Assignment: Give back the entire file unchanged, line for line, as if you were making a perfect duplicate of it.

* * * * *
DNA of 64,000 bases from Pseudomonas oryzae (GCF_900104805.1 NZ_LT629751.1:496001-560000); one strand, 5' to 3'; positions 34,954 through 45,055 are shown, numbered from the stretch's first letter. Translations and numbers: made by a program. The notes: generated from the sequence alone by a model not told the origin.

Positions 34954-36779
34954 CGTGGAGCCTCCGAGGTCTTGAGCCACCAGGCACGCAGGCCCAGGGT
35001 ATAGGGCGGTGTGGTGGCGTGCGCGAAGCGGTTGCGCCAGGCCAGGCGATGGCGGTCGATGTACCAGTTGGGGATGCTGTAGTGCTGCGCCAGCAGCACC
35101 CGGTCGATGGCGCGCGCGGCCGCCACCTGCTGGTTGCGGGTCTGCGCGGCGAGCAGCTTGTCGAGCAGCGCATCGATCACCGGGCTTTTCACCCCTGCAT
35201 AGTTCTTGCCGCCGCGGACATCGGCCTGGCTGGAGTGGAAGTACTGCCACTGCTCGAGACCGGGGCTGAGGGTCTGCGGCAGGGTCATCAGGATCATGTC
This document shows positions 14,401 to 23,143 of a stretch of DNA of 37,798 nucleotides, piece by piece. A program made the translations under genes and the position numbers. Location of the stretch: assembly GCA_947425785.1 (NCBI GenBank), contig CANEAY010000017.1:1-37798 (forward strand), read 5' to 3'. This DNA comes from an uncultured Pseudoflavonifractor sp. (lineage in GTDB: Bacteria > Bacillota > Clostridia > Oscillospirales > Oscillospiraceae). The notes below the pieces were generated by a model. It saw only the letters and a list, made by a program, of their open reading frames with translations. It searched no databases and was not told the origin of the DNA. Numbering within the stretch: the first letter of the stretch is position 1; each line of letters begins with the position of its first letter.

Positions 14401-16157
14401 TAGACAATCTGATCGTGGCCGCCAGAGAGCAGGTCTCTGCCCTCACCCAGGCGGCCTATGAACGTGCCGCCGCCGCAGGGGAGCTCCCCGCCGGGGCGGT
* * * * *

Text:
DNA of 64,000 bases from Pseudomonas oryzae (GCF_900104805.1 NZ_LT629751.1:496001-560000); one strand, 5' to 3'; positions 34,954 through 45,055 are shown, numbered from the stretch's first letter. Translations and numbers: made by a program. The notes: generated from the sequence alone by a model not told the origin.

Positions 34954-36779
34954 CGTGGAGCCTCCGAGGTCTTGAGCCACCAGGCACGCAGGCCCAGGGT
35001 ATAGGGCGGTGTGGTGGCGTGCGCGAAGCGGTTGCGCCAGGCCAGGCGATGGCGGTCGATGTACCAGTTGGGGATGCTGTAGTGCTGCGCCAGCAGCACC
35101 CGGTCGATGGCGCGCGCGGCCGCCACCTGCTGGTTGCGGGTCTGCGCGGCGAGCAGCTTGTCGAGCAGCGCATCGATCACCGGGCTTTTCACCCCTGCAT
35201 AGTTCTTGCCGCCGCGGACATCGGCCTGGCTGGAGTGGAAGTACTGCCACTGCTCGAGACCGGGGCTGAGGGTCTGCGGCAGGGTCATCAGGATCATGTC
This document shows positions 14,401 to 23,143 of a stretch of DNA of 37,798 nucleotides, piece by piece. A program made the translations under genes and the position numbers. Location of the stretch: assembly GCA_947425785.1 (NCBI GenBank), contig CANEAY010000017.1:1-37798 (forward strand), read 5' to 3'. This DNA comes from an uncultured Pseudoflavonifractor sp. (lineage in GTDB: Bacteria > Bacillota > Clostridia > Oscillospirales > Oscillospiraceae). The notes below the pieces were generated by a model. It saw only the letters and a list, made by a program, of their open reading frames with translations. It searched no databases and was not told the origin of the DNA. Numbering within the stretch: the first letter of the stretch is position 1; each line of letters begins with the position of its first letter.

Positions 14401-16157
14401 TAGACAATCTGATCGTGGCCGCCAGAGAGCAGGTCTCTGCCCTCACCCAGGCGGCCTATGAACGTGCCGCCGCCGCAGGGGAGCTCCCCGCCGGGGCGGT